What to Do When Things Go Wrong at Trade Shows
How to Keep Murphy—and His Law—from Visiting Your B2B Tech Trade Show
Since 1866, many people—including an aerospace engineer named Edward Murphy—have opined, “Anything that can go wrong will go wrong.” Murphy must have attended a few trade shows in his time because his law will come to pass at your trade show. However, there are many ways you can keep him from causing too much damage or bringing too much chaos to your experience.
Trade Show Season Planning
Create a Murphy Fund
Once you determine your trade show budget for the year and break it down into budgets for each trade show, add 15% to the budget for emergencies. Hopefully, you will be able to return this cash to the general fund, count it as found revenue, or roll it over into next year’s budget (depending on how your company handles such things). Without an emergency fund, when something goes wrong, you could invest hours in seeking approval, having funds wired, or expanding the limit on your business credit card. This can delay setting up your exhibit, which can end up costing way more than the 15% you set aside just in case. The stress on your team will heat up. Other expenses not even related to what went wrong will increase. Plus, if the problem happens prior to the show, you run the risk of not being able to finish your setup.
Read the Fine Print
No two trade shows are alike. No two trade show contracts are alike. You will find clauses, deadlines, fees, penalties, and hoops to jump through for each trade show on your schedule. Have more than one person on your team go through the contracts to highlight any of these money and policy traps. Make sure your legal department can do a quick review of the contracts, too. When dates are involved, put them on your calendar with appropriate lead times to be sure you don’t overlook any, which keeps you from incurring budget changes, or worse, missing the show. Create and keep a list of quirks for each trade show so that you won’t be surprised by a convention center manager or exhibit company inspector when you’re on site.
Don’t Assume the Paperwork is 100%
Sure, you spent hours filling out online forms, printing out policy manuals, asking accounting to cut checks, and sending authorizations in triplicate. And even in this digital age, you might have to send a fax or two. Schedule some time the week before you leave to call exhibit management, construction and A/V contractors, or other non-company entities you’ve engaged for the trade show. You might be blown away by payments not processed because of inverted digits in credit card numbers, lost emails (or faxes), mailing problems, and more.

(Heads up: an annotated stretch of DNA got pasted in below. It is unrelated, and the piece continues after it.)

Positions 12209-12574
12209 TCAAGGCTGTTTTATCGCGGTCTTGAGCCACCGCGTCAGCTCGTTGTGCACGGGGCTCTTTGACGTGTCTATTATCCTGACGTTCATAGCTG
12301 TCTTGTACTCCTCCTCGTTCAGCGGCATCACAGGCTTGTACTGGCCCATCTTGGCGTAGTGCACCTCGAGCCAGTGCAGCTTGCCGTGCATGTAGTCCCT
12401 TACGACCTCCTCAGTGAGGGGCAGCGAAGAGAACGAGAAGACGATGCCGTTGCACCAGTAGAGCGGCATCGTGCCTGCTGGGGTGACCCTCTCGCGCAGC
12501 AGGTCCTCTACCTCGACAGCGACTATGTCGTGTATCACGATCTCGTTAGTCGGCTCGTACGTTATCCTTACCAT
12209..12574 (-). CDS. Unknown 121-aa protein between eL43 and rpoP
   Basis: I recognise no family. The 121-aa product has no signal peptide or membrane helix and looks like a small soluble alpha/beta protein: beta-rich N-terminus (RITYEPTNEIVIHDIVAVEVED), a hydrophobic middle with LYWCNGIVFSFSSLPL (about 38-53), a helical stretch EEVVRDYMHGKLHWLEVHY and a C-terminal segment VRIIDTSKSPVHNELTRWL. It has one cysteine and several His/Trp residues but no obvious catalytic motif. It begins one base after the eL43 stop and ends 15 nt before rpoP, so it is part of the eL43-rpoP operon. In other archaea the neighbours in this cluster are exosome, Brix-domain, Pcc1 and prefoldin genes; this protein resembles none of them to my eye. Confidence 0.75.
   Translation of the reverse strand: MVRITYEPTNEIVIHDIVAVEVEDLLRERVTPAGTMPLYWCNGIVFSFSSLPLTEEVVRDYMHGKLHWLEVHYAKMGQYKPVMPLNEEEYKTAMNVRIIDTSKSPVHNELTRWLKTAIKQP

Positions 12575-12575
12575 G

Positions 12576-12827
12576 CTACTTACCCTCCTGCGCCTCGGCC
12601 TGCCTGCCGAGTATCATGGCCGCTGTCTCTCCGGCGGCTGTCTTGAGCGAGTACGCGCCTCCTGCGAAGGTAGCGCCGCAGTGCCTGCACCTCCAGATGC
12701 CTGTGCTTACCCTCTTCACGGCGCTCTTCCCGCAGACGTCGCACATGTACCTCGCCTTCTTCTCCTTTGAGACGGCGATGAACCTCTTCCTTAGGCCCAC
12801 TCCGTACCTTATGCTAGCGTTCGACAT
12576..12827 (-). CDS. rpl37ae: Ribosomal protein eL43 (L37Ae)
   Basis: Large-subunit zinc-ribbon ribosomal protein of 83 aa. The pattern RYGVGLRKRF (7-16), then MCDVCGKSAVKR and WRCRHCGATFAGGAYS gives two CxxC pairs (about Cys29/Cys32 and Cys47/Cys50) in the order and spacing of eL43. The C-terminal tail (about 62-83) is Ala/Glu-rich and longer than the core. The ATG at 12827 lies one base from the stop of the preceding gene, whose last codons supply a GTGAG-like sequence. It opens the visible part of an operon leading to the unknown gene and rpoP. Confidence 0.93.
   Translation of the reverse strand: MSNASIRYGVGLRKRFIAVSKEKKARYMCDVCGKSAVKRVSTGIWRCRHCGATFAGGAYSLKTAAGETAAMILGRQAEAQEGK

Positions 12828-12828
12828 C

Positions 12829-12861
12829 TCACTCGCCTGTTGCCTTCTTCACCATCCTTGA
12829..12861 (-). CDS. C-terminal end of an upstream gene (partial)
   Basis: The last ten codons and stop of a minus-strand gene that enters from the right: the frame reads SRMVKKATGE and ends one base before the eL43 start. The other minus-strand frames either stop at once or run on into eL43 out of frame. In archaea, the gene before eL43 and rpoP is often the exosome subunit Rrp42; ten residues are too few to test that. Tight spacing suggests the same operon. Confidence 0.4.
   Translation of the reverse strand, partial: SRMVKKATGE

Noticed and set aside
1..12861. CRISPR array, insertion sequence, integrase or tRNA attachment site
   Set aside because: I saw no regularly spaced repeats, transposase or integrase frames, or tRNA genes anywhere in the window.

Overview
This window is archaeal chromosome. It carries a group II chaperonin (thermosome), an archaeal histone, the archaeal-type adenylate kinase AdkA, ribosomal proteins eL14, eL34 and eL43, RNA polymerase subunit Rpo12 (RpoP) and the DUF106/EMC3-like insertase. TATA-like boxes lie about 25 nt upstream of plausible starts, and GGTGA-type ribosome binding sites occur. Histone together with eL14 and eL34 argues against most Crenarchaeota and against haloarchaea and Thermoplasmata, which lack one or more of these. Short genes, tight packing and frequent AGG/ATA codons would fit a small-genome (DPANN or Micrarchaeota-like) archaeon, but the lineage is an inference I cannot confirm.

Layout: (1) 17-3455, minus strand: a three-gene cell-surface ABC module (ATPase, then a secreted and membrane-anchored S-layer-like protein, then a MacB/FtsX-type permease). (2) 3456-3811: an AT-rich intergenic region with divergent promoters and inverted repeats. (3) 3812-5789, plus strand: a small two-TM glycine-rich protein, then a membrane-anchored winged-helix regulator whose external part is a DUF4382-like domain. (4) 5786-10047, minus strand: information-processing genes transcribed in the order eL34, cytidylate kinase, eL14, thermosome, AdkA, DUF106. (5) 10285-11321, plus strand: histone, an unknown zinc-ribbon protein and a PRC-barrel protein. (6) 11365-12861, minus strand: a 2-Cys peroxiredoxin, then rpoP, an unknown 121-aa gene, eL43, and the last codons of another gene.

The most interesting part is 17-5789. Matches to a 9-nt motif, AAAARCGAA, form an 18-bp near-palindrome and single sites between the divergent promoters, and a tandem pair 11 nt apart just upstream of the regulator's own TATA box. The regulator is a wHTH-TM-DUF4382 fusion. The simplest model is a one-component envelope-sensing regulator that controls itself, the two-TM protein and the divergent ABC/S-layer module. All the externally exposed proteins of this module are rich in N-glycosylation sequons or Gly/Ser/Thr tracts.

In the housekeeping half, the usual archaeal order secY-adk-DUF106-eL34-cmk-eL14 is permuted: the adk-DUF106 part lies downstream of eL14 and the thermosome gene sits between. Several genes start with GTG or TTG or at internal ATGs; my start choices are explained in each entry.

Assign Your Designated Survivor
When things go wrong at the trade show, you will be much more successful at solving the problem if you have a trusted team member back at the office. Treat this person as a full member of the team and invite them to all meetings. Make sure they get any clothing or swag those on site receive. Keep them fully up to speed on policies and procedures, swag and collaterals, and all travel plans. If something goes wrong and you don’t have the proper paperwork or something was forgotten back home, your designated survivor will become your team’s rescuer. (And since your team will come home with freebies and other goodies, collect a few for them as a thank you for holding down the fort.)
On Site Before the Show
Keep Calm and Trade Show On
Trade shows are stressful. The entire event rests on your shoulders and your job may be riding on its success, too. So, you may be tempted to lose your cool and give someone a piece of your mind you can’t afford to lose. Your ire may be justified when the electricity isn’t dropped in your booth, your collaterals were delivered to the other convention center in town, or the booth installers dropped and shattered your new booth graphic. Take a deep breath. Count to ten. Or 100. Then, speak calmly, politely, and respectfully to the contractors, laborers, and management. We’ve seen exhibit staff bend over backwards to rescue a company in need when treated well. These men and women are, at best, the objects of wrath most days or overlooked in general. When you notice them, treat them as human beings, and expect a positive outcome, you’ll be amazed at the response. This is not an instruction to wimp out or allow your company to be walked over; it’s seasoned advice for the best results.